Zombie trucks and perpetual Christmas

There’s a conspiracy among the residents of my apartment building. When we see a package in the entryway, which is unlocked, we pick it up and transfer it to the lobby, which is secure. “There have been thefts in the building,” said my retired neighbor in #4, the unofficial resident caretaker. “We help each other out.”

Thinking of my neighbors, most of whom I know only by their names on labels, I shift boxes and envelops and tubes of all shapes and sizes through the double doors almost every time I enter. There’s a perpetual pile outside the elevator, a never-ending cardboard-brown Christmas.

My toddler loves it. He picks up small boxes, wobbles over to the door, props them against the glass. Or tries to carry parcels destined for the fourth floor to our first-floor apartment. “No, no, that belongs to someone else,” I’m constantly saying. Of course, he thinks I’m just ruining his fun, but I don’t want to be the one to break the chain that’s pulled an object from California or China or someone’s loving aunt in Australia to ______ Road.

In fact, passing the package pile every day puts me in mind of the global delivery system. Not just the Amazon or UPS drivers, whom I occasionally pass in the lobby. But back all the way down the line: Boston-area warehouse, freight truck, shipping container, port, ship. Then reverse the process all the way back to the factory or workshop or relative’s kitchen.

And who does the delivering?

This daily mental exercise – who sent this package and who’s touched it on its way to our door? – is why I read “Life as 21st-Century Trucker” by Andrew Kay in Wired with massive interest.

“I want to find out what’s gone awry in American trucking,” Kay writes.

AI and automation are supposedly poised to take more than half the jobs of human truck drivers. The pandemic years snarled supply chains. And we consumers are ordering more stuff than ever.

Spending a week at a northern Illinois truck stop, Kay found from the truckers that unfair pay, abusive treatment of new hires and regulations requiring digital surveillance (which the truckers hate) have more to do with the shortage of drivers than autonomous robotrucks: “What we have, ironically, is a nationwide shortage of the very workers alleged to face obsolescence.”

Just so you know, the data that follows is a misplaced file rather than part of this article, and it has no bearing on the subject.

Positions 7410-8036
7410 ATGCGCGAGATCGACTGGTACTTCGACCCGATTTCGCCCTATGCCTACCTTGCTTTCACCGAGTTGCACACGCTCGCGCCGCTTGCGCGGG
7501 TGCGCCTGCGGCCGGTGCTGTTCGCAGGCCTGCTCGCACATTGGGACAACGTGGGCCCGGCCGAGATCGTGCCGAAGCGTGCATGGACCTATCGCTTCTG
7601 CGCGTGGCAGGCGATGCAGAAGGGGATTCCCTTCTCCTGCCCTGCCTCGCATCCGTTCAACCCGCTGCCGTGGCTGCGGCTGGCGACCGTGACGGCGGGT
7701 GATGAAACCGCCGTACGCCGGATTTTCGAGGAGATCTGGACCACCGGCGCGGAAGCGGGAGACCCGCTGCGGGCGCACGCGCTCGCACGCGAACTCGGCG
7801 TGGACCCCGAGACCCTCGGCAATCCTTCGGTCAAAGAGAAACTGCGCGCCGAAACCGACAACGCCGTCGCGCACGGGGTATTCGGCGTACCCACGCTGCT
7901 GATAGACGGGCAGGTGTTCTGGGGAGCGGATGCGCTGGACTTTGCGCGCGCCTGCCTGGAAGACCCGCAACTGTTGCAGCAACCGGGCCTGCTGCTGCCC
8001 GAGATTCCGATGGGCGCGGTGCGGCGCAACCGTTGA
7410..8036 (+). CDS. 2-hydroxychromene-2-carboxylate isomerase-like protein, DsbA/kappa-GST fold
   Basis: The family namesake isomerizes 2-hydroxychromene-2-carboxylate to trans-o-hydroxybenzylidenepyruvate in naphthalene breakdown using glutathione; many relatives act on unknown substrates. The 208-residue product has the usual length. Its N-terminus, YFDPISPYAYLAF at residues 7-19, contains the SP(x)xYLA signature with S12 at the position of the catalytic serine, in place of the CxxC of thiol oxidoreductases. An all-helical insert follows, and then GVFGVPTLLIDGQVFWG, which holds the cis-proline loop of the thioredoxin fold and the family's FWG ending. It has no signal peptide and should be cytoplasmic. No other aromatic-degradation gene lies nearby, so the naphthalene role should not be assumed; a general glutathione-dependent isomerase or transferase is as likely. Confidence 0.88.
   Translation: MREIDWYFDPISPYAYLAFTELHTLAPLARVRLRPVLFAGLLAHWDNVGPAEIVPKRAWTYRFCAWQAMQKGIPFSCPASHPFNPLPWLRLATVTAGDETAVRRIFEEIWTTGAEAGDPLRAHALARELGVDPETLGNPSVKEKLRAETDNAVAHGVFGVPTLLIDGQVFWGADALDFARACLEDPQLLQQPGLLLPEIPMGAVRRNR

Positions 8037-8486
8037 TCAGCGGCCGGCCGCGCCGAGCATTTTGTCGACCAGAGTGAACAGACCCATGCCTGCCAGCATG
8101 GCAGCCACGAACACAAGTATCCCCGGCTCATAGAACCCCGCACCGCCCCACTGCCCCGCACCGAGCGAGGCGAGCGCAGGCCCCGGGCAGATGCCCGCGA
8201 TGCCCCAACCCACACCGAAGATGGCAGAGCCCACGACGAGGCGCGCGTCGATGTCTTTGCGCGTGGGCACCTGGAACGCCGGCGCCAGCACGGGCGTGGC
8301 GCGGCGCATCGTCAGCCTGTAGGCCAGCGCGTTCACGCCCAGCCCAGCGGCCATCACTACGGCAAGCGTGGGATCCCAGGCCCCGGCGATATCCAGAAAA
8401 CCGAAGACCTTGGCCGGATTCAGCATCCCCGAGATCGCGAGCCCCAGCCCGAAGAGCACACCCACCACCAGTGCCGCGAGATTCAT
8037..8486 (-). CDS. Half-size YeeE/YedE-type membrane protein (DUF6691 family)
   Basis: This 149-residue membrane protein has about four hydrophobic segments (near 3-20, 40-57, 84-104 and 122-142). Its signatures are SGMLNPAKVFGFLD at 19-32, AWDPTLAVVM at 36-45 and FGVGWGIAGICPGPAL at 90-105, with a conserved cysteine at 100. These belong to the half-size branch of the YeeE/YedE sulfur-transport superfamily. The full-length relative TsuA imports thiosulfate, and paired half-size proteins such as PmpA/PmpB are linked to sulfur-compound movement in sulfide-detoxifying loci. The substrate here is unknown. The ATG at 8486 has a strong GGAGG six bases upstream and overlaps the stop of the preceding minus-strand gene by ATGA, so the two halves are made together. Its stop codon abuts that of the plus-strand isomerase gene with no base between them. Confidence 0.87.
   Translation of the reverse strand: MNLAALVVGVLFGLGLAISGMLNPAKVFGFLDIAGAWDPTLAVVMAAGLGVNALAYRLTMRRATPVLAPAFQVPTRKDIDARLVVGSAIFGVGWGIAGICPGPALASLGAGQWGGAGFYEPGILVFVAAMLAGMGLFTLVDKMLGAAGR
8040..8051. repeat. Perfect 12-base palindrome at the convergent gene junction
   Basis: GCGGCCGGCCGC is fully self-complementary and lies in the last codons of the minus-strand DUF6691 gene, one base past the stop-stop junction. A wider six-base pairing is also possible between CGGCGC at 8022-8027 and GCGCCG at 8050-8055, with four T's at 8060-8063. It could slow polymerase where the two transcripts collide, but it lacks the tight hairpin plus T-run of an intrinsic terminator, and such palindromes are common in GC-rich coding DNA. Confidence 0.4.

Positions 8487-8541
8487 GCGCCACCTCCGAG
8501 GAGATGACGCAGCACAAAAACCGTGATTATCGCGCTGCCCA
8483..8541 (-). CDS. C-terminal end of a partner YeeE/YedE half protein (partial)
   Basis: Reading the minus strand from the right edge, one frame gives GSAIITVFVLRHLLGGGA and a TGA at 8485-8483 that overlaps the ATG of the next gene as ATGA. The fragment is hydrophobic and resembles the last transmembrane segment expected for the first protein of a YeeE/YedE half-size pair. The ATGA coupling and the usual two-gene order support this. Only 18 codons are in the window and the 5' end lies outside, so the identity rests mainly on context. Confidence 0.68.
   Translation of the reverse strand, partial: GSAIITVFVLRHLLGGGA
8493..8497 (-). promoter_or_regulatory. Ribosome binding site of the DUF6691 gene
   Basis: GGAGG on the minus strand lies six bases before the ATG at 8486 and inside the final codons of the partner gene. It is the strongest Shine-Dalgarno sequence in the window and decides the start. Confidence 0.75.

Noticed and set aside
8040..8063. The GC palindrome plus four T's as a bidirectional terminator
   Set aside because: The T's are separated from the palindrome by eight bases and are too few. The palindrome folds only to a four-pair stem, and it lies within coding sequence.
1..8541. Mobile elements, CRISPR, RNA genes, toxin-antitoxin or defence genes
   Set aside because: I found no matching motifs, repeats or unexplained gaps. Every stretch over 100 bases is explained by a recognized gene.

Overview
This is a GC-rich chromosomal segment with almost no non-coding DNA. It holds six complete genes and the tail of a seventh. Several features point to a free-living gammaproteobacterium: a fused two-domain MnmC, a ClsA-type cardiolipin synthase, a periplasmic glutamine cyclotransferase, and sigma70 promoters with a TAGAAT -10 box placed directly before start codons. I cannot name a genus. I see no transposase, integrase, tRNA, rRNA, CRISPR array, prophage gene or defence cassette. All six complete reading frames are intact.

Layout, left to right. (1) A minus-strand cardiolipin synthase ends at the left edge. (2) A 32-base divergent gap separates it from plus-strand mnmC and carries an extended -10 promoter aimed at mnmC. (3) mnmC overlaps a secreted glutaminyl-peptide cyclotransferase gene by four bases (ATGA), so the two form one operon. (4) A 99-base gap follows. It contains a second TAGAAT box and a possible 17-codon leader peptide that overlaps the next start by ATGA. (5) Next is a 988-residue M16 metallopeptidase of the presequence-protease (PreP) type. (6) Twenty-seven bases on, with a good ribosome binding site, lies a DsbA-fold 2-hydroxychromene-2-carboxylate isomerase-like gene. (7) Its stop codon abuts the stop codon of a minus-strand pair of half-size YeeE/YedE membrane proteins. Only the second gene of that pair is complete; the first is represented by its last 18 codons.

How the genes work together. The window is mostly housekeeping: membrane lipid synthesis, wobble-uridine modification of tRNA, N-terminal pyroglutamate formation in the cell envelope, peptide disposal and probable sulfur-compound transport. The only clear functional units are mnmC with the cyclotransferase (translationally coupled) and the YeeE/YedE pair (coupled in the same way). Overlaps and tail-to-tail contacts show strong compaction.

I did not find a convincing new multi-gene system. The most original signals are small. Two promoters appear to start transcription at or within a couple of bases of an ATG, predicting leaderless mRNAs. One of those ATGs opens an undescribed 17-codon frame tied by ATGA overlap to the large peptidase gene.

Kay centered his time at the Petro stop, brilliantly, around Jay LeRette, a pastor who’s semi-truck trailer chapel remains parked while the population of truckers – searching as well as faithful – flow through. I was touched by the moments Kay describes, like when a trucker asks for prayers of healing for a painful shoulder. The pastor puts his hands on the shoulder and several men gather around. Whether or not God intervenes, the human touch had healing in it, especially for a man who spends his days sitting alone on a highway.

Kay rode along with a trucker delivering 38,000 pounds of cornmeal to a tortilla chip factory in Florida. He describes the point of view shift, “To be lifeguard-high in a 35-ton machine screaming down the highway at 80 mph, to see so plainly every driver’s phone-fiddling, their eating and knee-steering, is a sensation of godlike omniscience. But it is also terrifying.”

Trucking is in the news a lot lately. My interest started with a new book by Cornell professor Karen Levy, “Data Driven: Truckers, Technology, and the New Workplace Surveillance.” And now I’m seeing coverage everywhere of this of this industry that seems to embody the mashup of digital and flesh our lives have become.

I heft packages from entryway to lobby now with a little added perspective. I knew it before, but Kay’s article helped me internalize how I, in my capacity as helpful neighbor, form the last link in a chain of transportation that’s more human than anything else.

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